You miss the point entirely. Spring is *defined* as the season when flowers and leaves (re)appear, birds nest, etc. That is what Spring means. And, yes, it starts at different times in different places and in different years. For that reason the start of Spring can not be fixed by any astronomical event such as the vernal equinox, which will occur *at some time* in Spring, just as the Summer Solstice occurs at some time in Summer. That is how human beings relate to the world around them. Most know nothing about equinoxes or solstices, though no doubt they pick up references to them in their diaries, newspapers and other media and regard them in much the same way as their "star signs" and other astrological nonsense.

It seems to me that you have

It seems to me that you have some rather extreme anger issues when it comes to astrology, and even astronomy. That is your choice, and you are welcome to it.

Let us, then, simply agree to disagree and leave it at that. I think we've danced long enough, and there really isn't much left to add. So you go ahead and consider the first day of Spring to be whenever the weather suits and the flowers happen to bloom in your particular area, and I'll continue to use the equinox as the sign post that serves as the harbinger of Spring in my part of the world.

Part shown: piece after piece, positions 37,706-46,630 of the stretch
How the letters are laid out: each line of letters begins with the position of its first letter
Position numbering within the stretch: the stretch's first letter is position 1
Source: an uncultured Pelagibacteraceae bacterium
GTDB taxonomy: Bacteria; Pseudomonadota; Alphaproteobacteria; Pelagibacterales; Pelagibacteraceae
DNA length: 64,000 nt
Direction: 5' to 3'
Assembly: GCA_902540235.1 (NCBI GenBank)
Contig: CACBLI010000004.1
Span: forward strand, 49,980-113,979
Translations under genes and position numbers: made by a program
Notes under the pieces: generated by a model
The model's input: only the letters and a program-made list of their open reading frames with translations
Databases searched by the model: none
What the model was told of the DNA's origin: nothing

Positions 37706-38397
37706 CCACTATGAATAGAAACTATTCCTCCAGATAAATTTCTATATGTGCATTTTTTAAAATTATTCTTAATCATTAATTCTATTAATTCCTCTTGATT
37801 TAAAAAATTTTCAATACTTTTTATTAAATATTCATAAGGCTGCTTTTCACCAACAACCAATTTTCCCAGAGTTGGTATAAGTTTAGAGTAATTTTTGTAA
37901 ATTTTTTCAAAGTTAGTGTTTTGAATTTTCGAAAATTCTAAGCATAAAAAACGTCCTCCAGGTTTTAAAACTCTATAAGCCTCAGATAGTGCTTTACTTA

I am curious about one other point. If, as so often happens here in the lower Midwest, the flowers happen to bloom one week, with the leaves coming on and the birds singing, then the next week we get hit with, say, three inches of snow and some ice, does that mean it's suddenly Winter again? Do the seasons just switch back and forth in your part of the world, sort of like an Ed Wood movie, where within an hour it can be day time, then switch to night, and then suddenly switch back to day time again?

I agree that there is no

I agree that there is no point in continuing with this discourse. But contrary to what you think about my position, far from being in any way against astronomy or science generally, my concern is to defend Science - real SCience - against those who abuse it by trying to scientise common everyday human experience. That is scientism.
Your own post should have made it clear to you that the beginning of Spring can not be precisely defined, even in one place, let alone across the globe, and it is absurd to pretend that it can. The precision of the date of the vernal equinox apparently gives you the false impression that it can. Is that because you can't stomach the imprecision and general messiness of real life and find deceptive refuge in the precision of Science?

All I can say is that, in my